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This week, Megan Rapinoe, who will be helping the U.S. women's soccer team attempt to win gold at the London Olympics this summer, said, "For the record, I am gay."
Within the context of the U.S. women's soccer team, the consequences of Rapinoe's declaration will be nil.
During an interview in her native Sweden, Pia Sundhage, the coach of that team, mentioned that she is gay... and that was in 2010.
Within the world of U.S. sports as it is reflected on radio call-in shows, Rapinoe's announcement will probably provoke sophomoric smirks — pretty much the same response that anything having to do with female athletes provokes in that venue.
Back in 1999, when excitement was building for the first Women's World Cup held in this country, I was listening when one of the players was a guest on one of those shows. The first question from a male caller was: "How many women on the team are lesbians?" I hoped hard that the player would say something like, "Six. Maybe seven. Next question."
It didn't go that way. Maybe someday it will. And maybe someday not too long after that, the question will be recognized as irrelevant.
Megan Rapinoe's reasons for discussing her sexual orientation are no secret.
"I feel like sports in general are still homophobic," Rapinoe said this week. "People want, they need, to see that there are people like me playing for the good ol' U.S. of A."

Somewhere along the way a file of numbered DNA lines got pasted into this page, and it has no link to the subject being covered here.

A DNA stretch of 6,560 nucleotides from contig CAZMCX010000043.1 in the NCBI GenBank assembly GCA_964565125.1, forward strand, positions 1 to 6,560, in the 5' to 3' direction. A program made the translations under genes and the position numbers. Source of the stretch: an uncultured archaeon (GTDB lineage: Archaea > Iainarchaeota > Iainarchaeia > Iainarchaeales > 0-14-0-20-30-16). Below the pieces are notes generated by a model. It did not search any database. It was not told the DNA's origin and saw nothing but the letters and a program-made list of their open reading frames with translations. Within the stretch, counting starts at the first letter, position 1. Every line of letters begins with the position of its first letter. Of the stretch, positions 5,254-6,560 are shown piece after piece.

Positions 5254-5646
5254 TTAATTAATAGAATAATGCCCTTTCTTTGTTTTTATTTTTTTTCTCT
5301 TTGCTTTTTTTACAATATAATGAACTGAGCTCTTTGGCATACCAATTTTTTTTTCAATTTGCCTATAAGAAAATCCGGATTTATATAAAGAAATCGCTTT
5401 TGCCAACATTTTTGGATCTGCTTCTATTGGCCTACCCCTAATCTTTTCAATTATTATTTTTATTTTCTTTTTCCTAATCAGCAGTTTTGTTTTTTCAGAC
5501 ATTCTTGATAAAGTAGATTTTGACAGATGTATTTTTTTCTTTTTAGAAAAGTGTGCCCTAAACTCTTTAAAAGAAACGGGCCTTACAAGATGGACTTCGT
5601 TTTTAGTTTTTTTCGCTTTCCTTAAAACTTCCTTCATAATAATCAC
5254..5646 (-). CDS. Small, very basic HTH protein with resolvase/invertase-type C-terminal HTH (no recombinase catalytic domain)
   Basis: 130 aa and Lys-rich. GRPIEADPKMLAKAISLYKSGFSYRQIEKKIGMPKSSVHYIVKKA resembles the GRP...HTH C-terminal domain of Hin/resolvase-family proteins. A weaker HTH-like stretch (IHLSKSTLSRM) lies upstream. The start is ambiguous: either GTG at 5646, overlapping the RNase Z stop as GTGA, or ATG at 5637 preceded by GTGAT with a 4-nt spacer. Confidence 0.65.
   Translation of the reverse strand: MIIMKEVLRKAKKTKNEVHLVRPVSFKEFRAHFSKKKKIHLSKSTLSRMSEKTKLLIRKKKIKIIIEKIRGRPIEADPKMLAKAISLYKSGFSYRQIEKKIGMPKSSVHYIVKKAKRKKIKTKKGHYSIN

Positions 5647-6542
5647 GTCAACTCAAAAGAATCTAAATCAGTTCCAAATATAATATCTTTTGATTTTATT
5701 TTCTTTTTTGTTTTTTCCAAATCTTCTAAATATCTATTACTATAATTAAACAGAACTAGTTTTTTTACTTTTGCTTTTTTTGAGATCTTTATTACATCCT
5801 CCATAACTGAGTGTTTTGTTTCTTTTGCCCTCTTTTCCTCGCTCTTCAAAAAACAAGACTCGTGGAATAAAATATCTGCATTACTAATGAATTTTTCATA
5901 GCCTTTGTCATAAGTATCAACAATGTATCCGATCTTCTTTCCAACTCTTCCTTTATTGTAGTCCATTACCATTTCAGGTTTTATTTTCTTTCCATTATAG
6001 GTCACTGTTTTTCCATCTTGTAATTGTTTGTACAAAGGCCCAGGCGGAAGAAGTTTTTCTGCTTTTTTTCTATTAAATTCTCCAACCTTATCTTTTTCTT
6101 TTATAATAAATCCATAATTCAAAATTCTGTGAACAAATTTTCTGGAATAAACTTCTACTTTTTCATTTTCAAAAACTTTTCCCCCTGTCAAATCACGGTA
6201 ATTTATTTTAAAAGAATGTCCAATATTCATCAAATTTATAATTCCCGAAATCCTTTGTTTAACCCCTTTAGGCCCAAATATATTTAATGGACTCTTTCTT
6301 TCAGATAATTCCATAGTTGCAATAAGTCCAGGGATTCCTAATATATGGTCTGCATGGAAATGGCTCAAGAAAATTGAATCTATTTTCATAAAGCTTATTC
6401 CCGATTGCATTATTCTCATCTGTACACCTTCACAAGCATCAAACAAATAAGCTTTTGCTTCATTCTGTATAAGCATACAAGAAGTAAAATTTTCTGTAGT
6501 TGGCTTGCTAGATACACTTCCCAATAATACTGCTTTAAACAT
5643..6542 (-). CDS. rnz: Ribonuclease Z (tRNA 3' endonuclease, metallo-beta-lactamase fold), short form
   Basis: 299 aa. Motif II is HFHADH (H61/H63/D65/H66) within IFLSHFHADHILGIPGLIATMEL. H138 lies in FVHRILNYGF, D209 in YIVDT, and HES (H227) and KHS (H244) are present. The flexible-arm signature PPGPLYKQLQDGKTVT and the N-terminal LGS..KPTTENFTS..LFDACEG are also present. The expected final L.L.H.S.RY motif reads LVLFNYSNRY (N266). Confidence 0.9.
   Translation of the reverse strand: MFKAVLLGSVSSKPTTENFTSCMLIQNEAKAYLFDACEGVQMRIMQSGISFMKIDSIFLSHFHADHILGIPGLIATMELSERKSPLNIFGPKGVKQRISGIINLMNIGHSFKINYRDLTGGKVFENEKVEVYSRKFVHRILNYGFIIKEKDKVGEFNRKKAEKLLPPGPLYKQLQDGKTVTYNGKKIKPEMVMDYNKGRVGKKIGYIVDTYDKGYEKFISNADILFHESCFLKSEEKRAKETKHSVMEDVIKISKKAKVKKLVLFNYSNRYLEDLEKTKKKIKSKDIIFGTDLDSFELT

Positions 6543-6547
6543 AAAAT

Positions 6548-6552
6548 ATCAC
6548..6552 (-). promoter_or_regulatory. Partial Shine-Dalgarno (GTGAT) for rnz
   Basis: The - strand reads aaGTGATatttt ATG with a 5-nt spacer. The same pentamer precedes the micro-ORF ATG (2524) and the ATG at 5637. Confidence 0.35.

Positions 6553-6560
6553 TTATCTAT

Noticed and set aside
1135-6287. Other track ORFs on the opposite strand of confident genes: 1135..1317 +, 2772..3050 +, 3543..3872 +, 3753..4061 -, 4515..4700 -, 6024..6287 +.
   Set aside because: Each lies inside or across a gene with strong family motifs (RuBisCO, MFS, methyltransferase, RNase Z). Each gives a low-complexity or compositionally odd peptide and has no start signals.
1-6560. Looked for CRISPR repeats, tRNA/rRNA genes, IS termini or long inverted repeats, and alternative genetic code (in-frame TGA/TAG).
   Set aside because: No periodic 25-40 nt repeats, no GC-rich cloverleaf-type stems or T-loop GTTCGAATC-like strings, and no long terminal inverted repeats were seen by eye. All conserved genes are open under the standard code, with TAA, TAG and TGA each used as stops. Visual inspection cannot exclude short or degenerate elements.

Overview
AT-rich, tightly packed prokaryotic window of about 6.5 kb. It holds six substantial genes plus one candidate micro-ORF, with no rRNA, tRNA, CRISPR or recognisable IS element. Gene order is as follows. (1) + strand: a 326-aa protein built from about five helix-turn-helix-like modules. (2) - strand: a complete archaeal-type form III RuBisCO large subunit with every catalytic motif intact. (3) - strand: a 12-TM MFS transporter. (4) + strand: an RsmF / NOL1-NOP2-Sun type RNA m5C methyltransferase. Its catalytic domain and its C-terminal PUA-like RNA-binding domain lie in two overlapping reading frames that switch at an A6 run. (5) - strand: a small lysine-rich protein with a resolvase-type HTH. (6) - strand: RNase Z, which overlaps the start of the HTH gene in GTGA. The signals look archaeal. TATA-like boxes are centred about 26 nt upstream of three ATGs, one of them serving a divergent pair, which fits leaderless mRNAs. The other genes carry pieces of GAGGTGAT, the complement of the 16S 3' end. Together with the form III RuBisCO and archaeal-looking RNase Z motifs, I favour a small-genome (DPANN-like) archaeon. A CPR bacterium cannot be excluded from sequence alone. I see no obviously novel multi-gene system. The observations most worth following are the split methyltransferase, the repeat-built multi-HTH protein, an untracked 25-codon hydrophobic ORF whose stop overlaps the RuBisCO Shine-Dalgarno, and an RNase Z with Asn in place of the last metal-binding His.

When she speculates on what "people" want and need, Rapinoe doesn't mean her teammates or female athletes in general, among whom she thinks homosexuality is "open and widely supported."
"For males, it's not that way," Rapinoe said. "It's sad."
About that she's right. Historically, some female basketball coaches have engaged in negative recruiting by hinting that the players on an opposing team were gay, but wouldn't the concern these days be that such a strategy might backfire, since the potential recruit wouldn't want to play for a bigot?
But for male athletes, it's different. Men in various other lines of work have acknowledged that they are gay without ridicule or the loss of their livelihoods.
But sports? Not so much. Some retired male athletes have told the world they are gay. Occasionally a gay high school or college male athlete has come out. But I wonder if this week anybody currently playing in the NBA, the NFL or Major League Baseball is thinking about how he could move things along by becoming his sport's Megan Rapinoe?
This program aired on July 5, 2012.
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